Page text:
TAMPA, Fla. (WFLA) — Temperatures are starting to drop in Florida, and if you’ve been in South Florida during the winter months, you may see something else dropping once seasons change.
In northern states, trees shedding their leaves typically signifies fall is here and winter is near. However, in Florida, iguanas falling from trees means it’s time to bust out the jackets.
When it gets cold enough, iguanas become immobilized and freeze, leading the reptiles—which usually hang out in trees—to fall.
According to the Florida Fish and Wildlife Conservation Commission, iguanas slow down when the thermostat dips below 50 degrees. They “freeze” and fall when temperatures drop into the 40s and 30s.
Should you move a frozen iguana?
While the green reptiles may look dead, it’s best to leave them be—and don’t bring them into your home because once the temperatures heat back up, they’ll revive and start to walk around.
Residents who encounter a stunned iguana can humanely kill the invasive species if they’re able to do so.
“Green iguanas are not protected in Florida except by anti-cruelty laws and can be humanely killed on private property year-round with landowner permission,” according to the FWC, “Captured iguanas cannot be relocated and released at other locations in Florida.”
Can you shoot an iguana?
Since iguanas are commonly found in suburban environments, shooting them is not recommended.
“It is not legal or safe to discharge firearms (or pellet rifles) in suburban environments of South Florida where iguanas are commonly causing problems. Shooting is not recommended,” William Kern Jr., Associate Professor of Urban entomology at the University of Florida, wrote.
According to the FWC’s website, there are many methods to kill nonnative reptiles, but regardless of the method, you must ensure that the method should make the animal lose consciousness immediately.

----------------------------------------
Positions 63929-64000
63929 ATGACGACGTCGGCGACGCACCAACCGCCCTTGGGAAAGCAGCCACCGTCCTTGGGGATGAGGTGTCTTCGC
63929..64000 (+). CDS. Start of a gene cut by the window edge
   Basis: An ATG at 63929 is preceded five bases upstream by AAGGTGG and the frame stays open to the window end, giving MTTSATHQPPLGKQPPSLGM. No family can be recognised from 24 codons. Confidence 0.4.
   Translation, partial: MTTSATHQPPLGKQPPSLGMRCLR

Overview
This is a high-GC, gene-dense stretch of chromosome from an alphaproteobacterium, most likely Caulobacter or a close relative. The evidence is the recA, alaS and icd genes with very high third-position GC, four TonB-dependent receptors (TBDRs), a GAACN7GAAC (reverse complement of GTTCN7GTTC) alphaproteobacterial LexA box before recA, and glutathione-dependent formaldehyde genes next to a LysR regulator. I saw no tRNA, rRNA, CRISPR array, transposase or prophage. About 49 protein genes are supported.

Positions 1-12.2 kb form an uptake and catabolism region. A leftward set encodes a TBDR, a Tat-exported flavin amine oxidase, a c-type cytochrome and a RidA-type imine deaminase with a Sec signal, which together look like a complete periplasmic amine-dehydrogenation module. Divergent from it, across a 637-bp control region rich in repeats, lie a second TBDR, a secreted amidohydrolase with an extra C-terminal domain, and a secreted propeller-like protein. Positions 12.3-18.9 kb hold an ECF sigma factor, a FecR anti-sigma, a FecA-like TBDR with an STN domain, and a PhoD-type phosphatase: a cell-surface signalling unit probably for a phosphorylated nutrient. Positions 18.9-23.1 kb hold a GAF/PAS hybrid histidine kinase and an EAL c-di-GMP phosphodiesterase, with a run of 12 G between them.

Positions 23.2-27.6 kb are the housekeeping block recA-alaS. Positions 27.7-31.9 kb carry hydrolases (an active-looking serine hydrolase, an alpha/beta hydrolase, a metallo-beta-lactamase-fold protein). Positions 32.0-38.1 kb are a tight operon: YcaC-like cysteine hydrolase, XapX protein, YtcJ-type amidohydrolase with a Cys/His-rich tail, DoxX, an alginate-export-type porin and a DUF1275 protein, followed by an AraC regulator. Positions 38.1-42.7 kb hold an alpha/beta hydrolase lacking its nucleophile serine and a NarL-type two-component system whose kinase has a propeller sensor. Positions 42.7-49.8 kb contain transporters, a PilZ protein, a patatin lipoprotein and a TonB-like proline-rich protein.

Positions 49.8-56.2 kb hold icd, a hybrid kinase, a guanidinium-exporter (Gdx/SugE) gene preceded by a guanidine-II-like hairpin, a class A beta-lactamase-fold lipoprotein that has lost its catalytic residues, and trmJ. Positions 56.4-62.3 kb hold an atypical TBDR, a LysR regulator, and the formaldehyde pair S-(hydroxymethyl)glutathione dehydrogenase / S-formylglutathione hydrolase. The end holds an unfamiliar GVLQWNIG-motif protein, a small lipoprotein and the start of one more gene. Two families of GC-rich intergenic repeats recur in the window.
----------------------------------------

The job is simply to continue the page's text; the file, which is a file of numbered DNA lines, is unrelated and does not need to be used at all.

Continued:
The animal’s brain must then also be destroyed by “pithing,” which prevents the animal from regaining consciousness.
What do you do with a dead iguana?
If you’ve killed an iguana and don’t plan on eating it, it’s best to check your city’s rules for disposing of the lizard before you throw it in the trash, as it could cost you a fine. Residents should also avoid throwing a dead iguana in the road or waterway as you could also get fined.
Those who do plan on eating iguana meat should do so at their own risk, according to Iguana Removal Service Human Iguana Control. While the animal’s meat and eggs are considered a delicacy in some places, eating them can pose health risks.
“We highly advise against consuming these wild reptiles. Iguanas are herbivores and primarily feed on landscaping plants and fruits found around homes and businesses. Unfortunately, the flora in these areas is often treated with pesticides, which can pose significant health risks,” Humane Iguana Control’s website says. “Eating wild iguanas can be risky because they may have been exposed to pesticides and diseases. If you want to try iguana dishes, it’s best to look for places where iguanas are raised for people to eat.”
To find out more about iguanas in Florida, visit the FWC’s website.